You can quickly end up owing far, far more than what you initially borrowed if you’re not careful – especially when searching for a loan specifically to fund a vacation.

Again, there are no “vacation loans.” These loans are just personal loans, but marketed to be used for vacations. Predatory lenders target keywords like vacation loans and will often show up in search results if you look for a loan to fund your trip, so be aware of companies like Loans of America who create landing pages for their products like this. Choice Personal Loans is another example of a predatory lender that you should avoid.

But perhaps a loan shouldn’t even be your first thought.

The First Option to Consider

If you have excellent credit, then a 0% purchase APR credit card may provide you with a better option than a personal loan. The benefit of using these cards is that you’ll be able to pay off your vacation over time, with no extra payments to interest.

In addition to looking for personal loans, consider a balance transfer credit card. You can find MagnifyMoney’s guide to the best balance transfer credit cards here, which is updated regularly.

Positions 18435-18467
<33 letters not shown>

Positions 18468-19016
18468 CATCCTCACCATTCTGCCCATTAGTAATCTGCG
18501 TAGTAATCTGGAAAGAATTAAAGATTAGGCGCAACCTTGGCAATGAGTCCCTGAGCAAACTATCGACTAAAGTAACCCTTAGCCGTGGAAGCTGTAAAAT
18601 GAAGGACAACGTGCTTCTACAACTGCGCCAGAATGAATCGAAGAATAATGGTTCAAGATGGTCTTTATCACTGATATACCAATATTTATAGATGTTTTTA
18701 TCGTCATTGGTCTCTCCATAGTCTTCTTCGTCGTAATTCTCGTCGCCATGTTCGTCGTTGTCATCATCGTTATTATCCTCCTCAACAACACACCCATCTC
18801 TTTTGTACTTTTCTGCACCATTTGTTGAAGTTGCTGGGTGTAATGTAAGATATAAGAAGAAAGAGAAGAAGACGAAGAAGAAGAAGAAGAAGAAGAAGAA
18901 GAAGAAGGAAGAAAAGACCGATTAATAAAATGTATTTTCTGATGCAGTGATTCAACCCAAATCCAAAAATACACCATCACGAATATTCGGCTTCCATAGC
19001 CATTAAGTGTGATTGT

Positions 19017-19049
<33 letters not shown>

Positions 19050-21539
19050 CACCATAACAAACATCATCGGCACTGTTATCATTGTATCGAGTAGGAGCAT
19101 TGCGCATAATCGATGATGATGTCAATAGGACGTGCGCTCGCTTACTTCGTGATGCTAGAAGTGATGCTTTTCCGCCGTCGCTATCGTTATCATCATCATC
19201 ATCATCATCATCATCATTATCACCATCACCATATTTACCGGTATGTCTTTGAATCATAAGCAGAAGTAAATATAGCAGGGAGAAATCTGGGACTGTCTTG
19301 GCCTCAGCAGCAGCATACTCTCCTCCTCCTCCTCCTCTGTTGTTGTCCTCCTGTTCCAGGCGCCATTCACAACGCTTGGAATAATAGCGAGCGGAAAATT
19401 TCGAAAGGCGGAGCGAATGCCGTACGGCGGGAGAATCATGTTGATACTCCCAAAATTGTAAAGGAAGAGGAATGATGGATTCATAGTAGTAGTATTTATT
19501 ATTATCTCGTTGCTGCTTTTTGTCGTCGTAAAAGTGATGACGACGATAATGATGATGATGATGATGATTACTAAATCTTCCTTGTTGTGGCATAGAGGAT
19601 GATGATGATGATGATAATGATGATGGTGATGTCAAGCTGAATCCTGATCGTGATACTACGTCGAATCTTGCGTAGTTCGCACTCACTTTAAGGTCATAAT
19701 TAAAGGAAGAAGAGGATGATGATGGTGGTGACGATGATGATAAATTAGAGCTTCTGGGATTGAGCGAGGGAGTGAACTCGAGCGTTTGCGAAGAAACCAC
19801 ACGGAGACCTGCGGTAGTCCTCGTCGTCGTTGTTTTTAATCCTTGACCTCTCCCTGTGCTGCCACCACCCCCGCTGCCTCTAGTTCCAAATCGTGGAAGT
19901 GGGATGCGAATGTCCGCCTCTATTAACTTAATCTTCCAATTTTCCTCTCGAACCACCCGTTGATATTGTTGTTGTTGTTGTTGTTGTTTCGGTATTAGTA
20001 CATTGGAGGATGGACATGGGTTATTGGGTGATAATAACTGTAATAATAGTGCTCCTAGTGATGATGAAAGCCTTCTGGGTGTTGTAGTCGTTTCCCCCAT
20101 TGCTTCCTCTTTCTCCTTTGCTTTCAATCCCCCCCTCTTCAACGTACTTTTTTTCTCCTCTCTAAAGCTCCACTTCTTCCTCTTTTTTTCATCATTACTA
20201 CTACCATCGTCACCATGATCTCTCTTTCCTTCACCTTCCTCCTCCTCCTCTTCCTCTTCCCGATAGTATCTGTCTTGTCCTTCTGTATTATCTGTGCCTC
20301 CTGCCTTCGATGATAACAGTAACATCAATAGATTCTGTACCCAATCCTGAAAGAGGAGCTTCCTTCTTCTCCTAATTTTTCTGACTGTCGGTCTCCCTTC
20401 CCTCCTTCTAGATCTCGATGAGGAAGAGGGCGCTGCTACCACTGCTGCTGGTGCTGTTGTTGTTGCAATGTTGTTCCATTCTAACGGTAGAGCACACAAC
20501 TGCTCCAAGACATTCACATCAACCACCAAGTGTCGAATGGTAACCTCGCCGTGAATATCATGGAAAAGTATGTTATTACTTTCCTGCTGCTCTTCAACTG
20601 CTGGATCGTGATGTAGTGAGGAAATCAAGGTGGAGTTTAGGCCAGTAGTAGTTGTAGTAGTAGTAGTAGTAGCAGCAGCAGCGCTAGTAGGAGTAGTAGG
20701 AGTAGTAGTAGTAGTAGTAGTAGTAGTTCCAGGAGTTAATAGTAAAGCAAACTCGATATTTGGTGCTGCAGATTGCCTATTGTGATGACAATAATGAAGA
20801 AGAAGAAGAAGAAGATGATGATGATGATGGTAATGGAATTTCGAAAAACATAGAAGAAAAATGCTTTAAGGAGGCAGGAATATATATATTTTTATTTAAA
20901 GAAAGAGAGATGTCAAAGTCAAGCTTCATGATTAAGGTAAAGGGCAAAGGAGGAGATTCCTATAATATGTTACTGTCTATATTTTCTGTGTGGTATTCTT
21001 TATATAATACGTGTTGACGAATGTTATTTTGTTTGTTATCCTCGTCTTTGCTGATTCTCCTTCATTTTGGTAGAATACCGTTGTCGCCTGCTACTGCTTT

Keep in mind that most of these cards provide the 0% APR as a limited-time offer and there’s a time limit. If you fail to repay your balance in full by the end of that promotion period, you’ll owe interest on what you charged to the card. Not managing your payments can cost you a tremendous amount, so charge your vacation to any credit card with caution.

You could seek out a low interest rate credit card instead, but these typically come from credit unions and are reserved for the institution’s members. It’s well worth looking into this option if you’re a member of a credit union or are considering opening an account with one in your area.